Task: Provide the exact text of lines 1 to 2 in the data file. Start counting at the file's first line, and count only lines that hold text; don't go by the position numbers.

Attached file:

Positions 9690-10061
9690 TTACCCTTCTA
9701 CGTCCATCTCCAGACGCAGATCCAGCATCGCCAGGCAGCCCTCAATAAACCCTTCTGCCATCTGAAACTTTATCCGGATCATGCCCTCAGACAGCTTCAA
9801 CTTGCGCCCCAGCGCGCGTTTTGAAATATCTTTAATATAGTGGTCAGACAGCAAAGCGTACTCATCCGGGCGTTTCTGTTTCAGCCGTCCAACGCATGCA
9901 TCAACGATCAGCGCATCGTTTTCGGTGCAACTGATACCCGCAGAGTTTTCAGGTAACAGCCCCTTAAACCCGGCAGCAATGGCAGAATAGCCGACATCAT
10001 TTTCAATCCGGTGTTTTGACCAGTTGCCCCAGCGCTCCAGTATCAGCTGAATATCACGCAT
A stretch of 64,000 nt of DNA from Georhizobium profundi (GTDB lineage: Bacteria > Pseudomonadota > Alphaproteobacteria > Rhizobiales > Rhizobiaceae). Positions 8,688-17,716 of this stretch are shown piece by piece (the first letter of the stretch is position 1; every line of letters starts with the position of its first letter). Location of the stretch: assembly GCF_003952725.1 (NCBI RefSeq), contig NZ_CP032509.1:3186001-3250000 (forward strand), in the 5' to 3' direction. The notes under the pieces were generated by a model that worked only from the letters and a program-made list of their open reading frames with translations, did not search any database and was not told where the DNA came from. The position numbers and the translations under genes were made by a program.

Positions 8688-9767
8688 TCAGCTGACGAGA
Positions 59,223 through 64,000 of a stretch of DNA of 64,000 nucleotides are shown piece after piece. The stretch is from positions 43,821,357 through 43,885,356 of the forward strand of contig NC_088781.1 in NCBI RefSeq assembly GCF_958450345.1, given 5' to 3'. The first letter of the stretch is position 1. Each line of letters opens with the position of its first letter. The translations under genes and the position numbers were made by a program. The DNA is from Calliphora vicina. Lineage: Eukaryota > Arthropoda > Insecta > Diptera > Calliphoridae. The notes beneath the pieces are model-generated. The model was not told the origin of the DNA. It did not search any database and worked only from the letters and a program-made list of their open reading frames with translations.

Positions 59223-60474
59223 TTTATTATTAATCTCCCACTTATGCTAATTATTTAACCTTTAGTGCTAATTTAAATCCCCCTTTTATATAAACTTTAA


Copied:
Positions 9690-10061
9690 TTACCCTTCTA